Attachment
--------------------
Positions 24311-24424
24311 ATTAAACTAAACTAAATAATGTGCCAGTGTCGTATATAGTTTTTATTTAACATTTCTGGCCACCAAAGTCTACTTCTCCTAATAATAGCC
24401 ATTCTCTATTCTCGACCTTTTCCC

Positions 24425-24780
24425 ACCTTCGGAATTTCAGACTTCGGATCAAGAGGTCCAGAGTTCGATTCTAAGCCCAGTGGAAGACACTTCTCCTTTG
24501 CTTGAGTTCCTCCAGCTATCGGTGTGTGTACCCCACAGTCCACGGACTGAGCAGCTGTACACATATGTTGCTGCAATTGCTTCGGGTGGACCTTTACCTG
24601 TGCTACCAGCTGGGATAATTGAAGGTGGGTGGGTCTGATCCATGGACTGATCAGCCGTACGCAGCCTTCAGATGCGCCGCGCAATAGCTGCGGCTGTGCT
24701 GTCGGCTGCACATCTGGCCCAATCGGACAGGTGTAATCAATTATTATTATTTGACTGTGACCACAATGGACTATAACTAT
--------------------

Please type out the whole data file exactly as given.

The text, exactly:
Positions 24311-24424
24311 ATTAAACTAAACTAAATAATGTGCCAGTGTCGTATATAGTTTTTATTTAACATTTCTGGCCACCAAAGTCTACTTCTCCTAATAATAGCC
24401 ATTCTCTATTCTCGACCTTTTCCC

Positions 24425-24780
24425 ACCTTCGGAATTTCAGACTTCGGATCAAGAGGTCCAGAGTTCGATTCTAAGCCCAGTGGAAGACACTTCTCCTTTG
24501 CTTGAGTTCCTCCAGCTATCGGTGTGTGTACCCCACAGTCCACGGACTGAGCAGCTGTACACATATGTTGCTGCAATTGCTTCGGGTGGACCTTTACCTG
24601 TGCTACCAGCTGGGATAATTGAAGGTGGGTGGGTCTGATCCATGGACTGATCAGCCGTACGCAGCCTTCAGATGCGCCGCGCAATAGCTGCGGCTGTGCT
24701 GTCGGCTGCACATCTGGCCCAATCGGACAGGTGTAATCAATTATTATTATTTGACTGTGACCACAATGGACTATAACTAT